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Serum leptin level in women with idiopathic intracranial hypertension
  1. Y Lampl1,
  2. Y Eshel1,
  3. A Kessler2,
  4. A Fux3,*,
  5. R Gilad1,
  6. M Boaz4,
  7. Z Matas3,
  8. M Sadeh1
  1. 1Department of Neurology, E Wolfson Medical Center, Holon, Israel
  2. 2Neurology Department, Meir Hospital, Kfar Sava, Israel
  3. 3Biochemical Laboratory, E Wolfson Medical Center
  4. 4Biostatistical Unit, E Wolfson Medical Center
  1. Correspondence to:
 Dr Lampl, Department of Neurology, Edith Wolfson Medical Center, Holon 58100, Israel.

Abstract

Leptin is a protein secreted by adipose cells which influences regulation of energy balance and body weight. Idiopathic intracranial hypertension (IIH) is recognised as a neurological disorder mainly affecting obese females. The aim of this study was to evaluate the association between IIH and serum leptin level in 15 obese patients and compare the results with those for 16 obese and 15 non-obese women. A significantly higher serum leptin level was found in patients with IIH than in controls (p<0.0001), and this did not correlate with body mass index (BMI). Serum leptin levels were significantly associated with BMI in both control groups (p<0.0006). Additional factors must therefore be involved in the phenomenon of serum leptin increase beyond weight gain. The cause can only be hypothesised, but it seems that the origin is central, probably hypothalamic.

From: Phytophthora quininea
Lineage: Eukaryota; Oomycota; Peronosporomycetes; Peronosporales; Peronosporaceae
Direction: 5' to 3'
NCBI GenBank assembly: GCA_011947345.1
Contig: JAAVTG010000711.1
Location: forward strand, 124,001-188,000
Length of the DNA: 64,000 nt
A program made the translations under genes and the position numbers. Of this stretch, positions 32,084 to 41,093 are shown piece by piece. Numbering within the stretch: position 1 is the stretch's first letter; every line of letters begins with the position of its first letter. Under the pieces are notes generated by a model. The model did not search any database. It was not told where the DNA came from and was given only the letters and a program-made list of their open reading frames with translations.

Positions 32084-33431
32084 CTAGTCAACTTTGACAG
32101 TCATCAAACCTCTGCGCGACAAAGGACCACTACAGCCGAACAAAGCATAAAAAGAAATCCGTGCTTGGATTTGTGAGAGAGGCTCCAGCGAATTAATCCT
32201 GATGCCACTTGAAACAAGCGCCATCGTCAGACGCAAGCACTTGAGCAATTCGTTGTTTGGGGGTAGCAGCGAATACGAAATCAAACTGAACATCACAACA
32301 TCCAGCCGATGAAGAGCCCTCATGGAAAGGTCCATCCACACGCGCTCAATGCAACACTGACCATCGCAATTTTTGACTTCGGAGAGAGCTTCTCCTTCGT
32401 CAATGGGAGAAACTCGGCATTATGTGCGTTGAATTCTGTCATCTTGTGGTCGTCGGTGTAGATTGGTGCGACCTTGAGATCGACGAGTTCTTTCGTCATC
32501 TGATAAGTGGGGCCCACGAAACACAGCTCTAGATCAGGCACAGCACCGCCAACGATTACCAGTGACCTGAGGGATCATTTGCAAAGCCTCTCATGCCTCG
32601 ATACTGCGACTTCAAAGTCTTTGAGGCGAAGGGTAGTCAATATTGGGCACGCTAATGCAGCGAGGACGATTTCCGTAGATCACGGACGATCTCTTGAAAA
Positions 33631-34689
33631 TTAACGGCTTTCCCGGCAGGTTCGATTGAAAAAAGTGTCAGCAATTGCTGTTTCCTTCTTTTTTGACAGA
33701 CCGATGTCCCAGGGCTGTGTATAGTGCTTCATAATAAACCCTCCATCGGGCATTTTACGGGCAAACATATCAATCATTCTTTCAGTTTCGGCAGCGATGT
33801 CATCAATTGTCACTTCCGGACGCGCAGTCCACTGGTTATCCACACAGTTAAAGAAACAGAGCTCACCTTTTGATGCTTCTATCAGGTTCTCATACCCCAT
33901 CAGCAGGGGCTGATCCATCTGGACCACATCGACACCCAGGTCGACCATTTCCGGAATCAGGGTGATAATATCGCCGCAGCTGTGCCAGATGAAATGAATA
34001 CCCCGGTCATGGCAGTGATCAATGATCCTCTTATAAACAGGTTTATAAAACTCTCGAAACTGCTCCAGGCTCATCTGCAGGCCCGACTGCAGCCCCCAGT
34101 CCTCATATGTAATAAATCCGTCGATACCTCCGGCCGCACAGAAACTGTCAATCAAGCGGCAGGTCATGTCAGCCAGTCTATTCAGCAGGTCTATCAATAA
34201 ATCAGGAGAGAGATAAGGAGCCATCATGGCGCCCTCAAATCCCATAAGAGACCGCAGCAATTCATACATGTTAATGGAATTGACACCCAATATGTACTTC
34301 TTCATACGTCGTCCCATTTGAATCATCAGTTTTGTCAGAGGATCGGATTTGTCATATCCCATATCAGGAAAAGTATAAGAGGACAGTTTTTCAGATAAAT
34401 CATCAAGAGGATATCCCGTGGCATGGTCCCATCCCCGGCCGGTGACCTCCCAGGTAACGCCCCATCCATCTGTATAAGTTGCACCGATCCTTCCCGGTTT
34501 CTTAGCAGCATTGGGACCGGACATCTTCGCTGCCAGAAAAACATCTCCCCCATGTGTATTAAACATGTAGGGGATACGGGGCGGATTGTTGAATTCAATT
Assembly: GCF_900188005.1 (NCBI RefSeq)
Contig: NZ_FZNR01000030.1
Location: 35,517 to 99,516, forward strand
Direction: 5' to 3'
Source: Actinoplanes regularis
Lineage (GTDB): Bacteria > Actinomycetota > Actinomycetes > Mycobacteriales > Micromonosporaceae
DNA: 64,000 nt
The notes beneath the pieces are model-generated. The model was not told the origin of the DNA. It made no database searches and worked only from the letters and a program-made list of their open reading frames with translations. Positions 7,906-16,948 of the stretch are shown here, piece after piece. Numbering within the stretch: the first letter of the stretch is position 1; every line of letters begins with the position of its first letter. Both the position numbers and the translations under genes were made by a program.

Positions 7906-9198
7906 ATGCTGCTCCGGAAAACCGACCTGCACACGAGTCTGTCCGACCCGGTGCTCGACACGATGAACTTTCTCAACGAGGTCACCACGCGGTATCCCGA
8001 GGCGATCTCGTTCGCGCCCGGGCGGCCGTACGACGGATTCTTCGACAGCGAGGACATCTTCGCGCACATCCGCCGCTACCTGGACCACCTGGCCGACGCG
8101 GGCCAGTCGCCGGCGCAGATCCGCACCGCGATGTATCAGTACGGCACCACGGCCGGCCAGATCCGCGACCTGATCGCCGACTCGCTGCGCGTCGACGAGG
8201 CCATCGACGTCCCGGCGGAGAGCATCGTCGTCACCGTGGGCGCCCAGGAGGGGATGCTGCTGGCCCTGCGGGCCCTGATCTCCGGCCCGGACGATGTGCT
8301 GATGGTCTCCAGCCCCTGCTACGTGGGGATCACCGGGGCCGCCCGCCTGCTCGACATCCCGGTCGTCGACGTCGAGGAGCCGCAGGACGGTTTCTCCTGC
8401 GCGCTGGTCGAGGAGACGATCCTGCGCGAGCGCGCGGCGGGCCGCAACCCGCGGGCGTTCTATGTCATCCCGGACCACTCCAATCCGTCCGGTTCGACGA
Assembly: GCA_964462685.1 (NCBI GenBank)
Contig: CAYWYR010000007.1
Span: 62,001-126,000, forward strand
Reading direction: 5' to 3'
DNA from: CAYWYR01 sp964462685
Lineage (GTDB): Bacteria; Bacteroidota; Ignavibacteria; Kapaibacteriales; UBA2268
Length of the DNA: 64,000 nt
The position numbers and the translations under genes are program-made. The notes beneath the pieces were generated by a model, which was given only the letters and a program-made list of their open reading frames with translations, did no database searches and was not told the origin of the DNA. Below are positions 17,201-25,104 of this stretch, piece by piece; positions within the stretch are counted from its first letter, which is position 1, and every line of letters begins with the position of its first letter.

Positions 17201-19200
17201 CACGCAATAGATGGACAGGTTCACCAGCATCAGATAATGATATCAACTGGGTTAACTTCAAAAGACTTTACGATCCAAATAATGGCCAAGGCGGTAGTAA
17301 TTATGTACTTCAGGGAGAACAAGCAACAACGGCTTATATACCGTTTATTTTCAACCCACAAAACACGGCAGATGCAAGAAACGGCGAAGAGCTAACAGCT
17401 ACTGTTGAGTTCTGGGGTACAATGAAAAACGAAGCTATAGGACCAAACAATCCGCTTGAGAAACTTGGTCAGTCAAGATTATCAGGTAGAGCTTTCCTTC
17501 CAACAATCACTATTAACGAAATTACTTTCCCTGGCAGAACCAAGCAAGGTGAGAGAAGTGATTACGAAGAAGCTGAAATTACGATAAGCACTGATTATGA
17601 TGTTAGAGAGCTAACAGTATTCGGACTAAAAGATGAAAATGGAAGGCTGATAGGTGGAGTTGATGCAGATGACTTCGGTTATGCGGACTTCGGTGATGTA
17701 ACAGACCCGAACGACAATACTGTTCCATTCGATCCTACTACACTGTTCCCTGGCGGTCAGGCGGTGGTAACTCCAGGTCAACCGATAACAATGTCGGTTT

• leptin
  • idiopathic
  • intracranial hypertension
  • obese
  • hypothalamus
  • IIH, idiopathic intracranial hypertension
  • BMI, body mass index
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Footnotes

  • * Affiliated with the Sackler Faculty of Medicine, Tel Aviv University, Israel

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